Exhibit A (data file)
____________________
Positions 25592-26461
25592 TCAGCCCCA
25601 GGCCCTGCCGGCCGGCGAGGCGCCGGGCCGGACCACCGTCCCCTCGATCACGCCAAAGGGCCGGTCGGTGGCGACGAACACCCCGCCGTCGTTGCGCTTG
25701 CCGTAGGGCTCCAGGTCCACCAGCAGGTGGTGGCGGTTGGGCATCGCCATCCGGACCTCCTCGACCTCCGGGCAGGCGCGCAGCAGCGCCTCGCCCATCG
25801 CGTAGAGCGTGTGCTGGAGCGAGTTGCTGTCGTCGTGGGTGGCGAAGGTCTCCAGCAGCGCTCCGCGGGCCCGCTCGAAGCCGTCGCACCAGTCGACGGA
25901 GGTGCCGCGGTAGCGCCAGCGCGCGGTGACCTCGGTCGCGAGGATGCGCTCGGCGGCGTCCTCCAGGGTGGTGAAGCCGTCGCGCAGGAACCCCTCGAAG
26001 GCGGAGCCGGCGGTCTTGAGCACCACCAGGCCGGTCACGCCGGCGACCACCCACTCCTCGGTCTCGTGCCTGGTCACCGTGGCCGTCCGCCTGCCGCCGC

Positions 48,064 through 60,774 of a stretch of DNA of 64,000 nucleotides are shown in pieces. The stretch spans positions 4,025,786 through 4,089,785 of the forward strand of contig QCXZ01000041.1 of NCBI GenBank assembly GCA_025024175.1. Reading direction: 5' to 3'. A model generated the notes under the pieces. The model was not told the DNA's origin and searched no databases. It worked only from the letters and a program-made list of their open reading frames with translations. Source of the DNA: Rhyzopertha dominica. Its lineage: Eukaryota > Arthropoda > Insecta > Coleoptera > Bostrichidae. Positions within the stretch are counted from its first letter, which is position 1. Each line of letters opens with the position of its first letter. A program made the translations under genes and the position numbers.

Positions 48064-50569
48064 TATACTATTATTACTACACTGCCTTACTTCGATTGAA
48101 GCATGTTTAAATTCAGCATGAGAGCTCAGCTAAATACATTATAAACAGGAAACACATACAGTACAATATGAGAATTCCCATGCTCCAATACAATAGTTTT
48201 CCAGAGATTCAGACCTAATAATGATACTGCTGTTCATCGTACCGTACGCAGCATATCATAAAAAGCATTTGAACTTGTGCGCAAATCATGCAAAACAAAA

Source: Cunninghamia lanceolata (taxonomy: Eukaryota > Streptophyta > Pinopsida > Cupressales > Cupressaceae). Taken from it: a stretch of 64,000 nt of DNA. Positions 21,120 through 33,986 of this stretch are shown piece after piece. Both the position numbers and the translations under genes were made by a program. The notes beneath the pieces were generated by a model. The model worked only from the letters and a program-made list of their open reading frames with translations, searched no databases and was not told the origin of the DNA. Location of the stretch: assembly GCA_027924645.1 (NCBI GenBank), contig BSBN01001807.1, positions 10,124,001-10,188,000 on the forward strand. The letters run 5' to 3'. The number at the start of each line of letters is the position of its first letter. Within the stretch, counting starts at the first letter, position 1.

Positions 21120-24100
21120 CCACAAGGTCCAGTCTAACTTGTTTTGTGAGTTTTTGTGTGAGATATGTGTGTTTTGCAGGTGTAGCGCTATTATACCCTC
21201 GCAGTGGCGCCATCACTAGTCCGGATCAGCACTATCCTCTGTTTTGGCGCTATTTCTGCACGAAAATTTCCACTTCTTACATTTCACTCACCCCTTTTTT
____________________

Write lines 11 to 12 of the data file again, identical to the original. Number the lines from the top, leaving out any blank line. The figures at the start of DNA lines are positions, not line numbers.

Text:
48101 GCATGTTTAAATTCAGCATGAGAGCTCAGCTAAATACATTATAAACAGGAAACACATACAGTACAATATGAGAATTCCCATGCTCCAATACAATAGTTTT
48201 CCAGAGATTCAGACCTAATAATGATACTGCTGTTCATCGTACCGTACGCAGCATATCATAAAAAGCATTTGAACTTGTGCGCAAATCATGCAAAACAAAA